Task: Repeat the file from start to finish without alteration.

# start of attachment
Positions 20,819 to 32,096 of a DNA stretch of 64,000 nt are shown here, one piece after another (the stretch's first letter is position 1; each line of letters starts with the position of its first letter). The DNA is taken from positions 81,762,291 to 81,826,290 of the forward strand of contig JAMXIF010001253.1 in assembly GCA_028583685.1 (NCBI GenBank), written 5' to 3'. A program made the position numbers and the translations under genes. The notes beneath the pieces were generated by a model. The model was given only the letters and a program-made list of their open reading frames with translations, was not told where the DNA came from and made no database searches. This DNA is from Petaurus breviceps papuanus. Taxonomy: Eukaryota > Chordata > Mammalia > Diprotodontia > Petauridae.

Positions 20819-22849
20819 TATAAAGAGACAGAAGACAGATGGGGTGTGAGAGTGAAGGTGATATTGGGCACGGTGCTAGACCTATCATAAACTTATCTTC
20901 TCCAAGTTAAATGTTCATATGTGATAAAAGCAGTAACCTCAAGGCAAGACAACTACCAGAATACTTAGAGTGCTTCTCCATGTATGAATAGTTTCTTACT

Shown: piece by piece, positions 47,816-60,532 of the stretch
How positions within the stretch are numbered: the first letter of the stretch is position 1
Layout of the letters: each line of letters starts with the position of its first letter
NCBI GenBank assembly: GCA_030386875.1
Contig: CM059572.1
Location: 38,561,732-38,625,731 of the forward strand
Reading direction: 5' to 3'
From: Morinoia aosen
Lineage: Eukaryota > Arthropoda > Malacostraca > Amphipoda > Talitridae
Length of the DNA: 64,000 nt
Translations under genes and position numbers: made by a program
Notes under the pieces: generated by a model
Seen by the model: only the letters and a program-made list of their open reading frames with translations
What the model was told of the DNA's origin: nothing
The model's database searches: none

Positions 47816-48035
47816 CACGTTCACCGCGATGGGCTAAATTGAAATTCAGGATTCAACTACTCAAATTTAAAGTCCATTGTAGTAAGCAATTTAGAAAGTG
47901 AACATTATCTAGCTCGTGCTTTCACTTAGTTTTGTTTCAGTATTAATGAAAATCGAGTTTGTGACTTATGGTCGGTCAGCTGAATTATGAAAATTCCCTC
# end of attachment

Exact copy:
Positions 20,819 to 32,096 of a DNA stretch of 64,000 nt are shown here, one piece after another (the stretch's first letter is position 1; each line of letters starts with the position of its first letter). The DNA is taken from positions 81,762,291 to 81,826,290 of the forward strand of contig JAMXIF010001253.1 in assembly GCA_028583685.1 (NCBI GenBank), written 5' to 3'. A program made the position numbers and the translations under genes. The notes beneath the pieces were generated by a model. The model was given only the letters and a program-made list of their open reading frames with translations, was not told where the DNA came from and made no database searches. This DNA is from Petaurus breviceps papuanus. Taxonomy: Eukaryota > Chordata > Mammalia > Diprotodontia > Petauridae.

Positions 20819-22849
20819 TATAAAGAGACAGAAGACAGATGGGGTGTGAGAGTGAAGGTGATATTGGGCACGGTGCTAGACCTATCATAAACTTATCTTC
20901 TCCAAGTTAAATGTTCATATGTGATAAAAGCAGTAACCTCAAGGCAAGACAACTACCAGAATACTTAGAGTGCTTCTCCATGTATGAATAGTTTCTTACT

Shown: piece by piece, positions 47,816-60,532 of the stretch
How positions within the stretch are numbered: the first letter of the stretch is position 1
Layout of the letters: each line of letters starts with the position of its first letter
NCBI GenBank assembly: GCA_030386875.1
Contig: CM059572.1
Location: 38,561,732-38,625,731 of the forward strand
Reading direction: 5' to 3'
From: Morinoia aosen
Lineage: Eukaryota > Arthropoda > Malacostraca > Amphipoda > Talitridae
Length of the DNA: 64,000 nt
Translations under genes and position numbers: made by a program
Notes under the pieces: generated by a model
Seen by the model: only the letters and a program-made list of their open reading frames with translations
What the model was told of the DNA's origin: nothing
The model's database searches: none

Positions 47816-48035
47816 CACGTTCACCGCGATGGGCTAAATTGAAATTCAGGATTCAACTACTCAAATTTAAAGTCCATTGTAGTAAGCAATTTAGAAAGTG
47901 AACATTATCTAGCTCGTGCTTTCACTTAGTTTTGTTTCAGTATTAATGAAAATCGAGTTTGTGACTTATGGTCGGTCAGCTGAATTATGAAAATTCCCTC